Sharing best practices to improve equity and efficiency
Foothill-De Anza Community College District relies on shared technology to meet its goals
- Shared technology allows institutions to provide comparable services across campuses
- Collaborating with other schools can help with myth busting
- Sharing best practices streamlines workflows and drives efficiencies for students and staff
Joe Moreau, Vice Chancellor Technology, Foothill-De Anza Community College District
Some of our most important goals for our colleges and our district as a whole is really to improve student equity and student engagement. Certainly, within the Silicon Valley, there is great disparity of income and affluence among families across the valley. And providing them all with equitable opportunities to achieve higher education is a huge priority for both of our colleges and our district as a whole.
One of the ways that we really need to try to respond to that is to make sure that no matter what the student's background is, no matter what their socioeconomic status is—whether they're a first-generation student, whether they're an immigrant, whether they're a returning student—we need to make sure that they have a comparable experience with the services and resources that our district provides almost exclusively through technology these days.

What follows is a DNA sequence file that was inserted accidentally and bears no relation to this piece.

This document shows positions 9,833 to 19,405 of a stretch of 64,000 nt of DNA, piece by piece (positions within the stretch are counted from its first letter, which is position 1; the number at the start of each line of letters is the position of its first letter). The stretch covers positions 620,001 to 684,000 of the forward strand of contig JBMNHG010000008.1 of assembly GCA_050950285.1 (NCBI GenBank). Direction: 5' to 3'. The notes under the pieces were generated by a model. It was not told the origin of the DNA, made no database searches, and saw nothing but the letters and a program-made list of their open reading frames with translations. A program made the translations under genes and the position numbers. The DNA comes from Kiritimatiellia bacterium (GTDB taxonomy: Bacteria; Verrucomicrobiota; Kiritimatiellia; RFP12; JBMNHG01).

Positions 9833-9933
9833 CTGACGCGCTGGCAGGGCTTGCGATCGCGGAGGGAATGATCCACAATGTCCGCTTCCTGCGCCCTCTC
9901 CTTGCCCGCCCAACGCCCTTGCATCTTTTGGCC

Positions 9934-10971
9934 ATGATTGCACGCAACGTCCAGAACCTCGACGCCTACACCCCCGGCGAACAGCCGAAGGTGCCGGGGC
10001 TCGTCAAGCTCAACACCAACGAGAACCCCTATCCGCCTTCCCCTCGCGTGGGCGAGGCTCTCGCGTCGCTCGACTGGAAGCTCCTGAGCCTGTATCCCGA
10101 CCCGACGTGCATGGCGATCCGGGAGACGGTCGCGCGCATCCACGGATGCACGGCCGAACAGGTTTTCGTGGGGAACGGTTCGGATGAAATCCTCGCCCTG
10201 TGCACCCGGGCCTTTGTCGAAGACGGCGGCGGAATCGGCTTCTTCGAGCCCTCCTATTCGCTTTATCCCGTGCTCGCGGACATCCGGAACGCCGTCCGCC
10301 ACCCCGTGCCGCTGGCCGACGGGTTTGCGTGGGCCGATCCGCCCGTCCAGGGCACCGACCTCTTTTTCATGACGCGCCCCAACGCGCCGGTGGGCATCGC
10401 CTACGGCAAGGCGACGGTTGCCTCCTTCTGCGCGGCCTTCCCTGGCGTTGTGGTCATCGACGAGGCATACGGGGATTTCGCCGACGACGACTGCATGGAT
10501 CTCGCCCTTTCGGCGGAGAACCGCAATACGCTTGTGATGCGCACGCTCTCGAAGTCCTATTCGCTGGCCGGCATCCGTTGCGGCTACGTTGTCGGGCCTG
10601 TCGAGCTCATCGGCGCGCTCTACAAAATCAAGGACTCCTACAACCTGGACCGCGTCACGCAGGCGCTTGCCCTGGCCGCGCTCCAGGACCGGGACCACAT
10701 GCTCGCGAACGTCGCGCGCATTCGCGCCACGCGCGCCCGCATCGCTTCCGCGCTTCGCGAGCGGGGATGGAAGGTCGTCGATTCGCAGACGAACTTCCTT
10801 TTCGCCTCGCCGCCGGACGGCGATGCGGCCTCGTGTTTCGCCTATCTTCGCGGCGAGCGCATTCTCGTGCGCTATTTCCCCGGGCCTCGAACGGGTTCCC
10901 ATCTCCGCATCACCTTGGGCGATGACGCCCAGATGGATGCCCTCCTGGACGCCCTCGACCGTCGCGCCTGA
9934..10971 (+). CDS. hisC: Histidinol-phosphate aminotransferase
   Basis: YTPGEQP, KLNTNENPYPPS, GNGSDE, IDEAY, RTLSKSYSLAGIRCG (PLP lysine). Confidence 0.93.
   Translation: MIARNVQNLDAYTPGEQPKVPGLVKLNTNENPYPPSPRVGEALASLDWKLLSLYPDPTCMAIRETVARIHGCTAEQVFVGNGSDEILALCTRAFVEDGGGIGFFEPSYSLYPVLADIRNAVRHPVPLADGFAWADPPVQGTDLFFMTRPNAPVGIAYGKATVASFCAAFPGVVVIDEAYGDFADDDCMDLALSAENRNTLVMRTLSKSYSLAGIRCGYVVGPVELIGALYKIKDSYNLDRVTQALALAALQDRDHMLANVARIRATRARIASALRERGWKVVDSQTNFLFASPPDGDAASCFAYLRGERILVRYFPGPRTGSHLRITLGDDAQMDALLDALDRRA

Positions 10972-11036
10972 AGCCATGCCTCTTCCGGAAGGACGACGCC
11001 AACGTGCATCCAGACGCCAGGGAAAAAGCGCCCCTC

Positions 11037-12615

Our approach to shared technology has really helped us achieve some of those goals in a couple of ways. One is, by teaming with some of our sister districts throughout the state, we can really discover what some of the best practices are in terms of how we operate our enterprise applications and make those services available to students.
A shared services approach has helped us with is what I call myth busting, and that is invariably, someone in our institution will say, well, we have to do it this way because the law says so, or the regulation says so or the policy says so. And as we're collaborating with our sister districts throughout the state, we can bring together peers and really compare notes and just say, well, do the rules really say that? And maybe sometimes they do and maybe sometimes they don't. And frequently, we find that they don't say that.
And there's opportunities for us to take friction out of the system, to drive efficiency and effectiveness, and to really improve the workflow of the things that we do for students, faculty, and staff.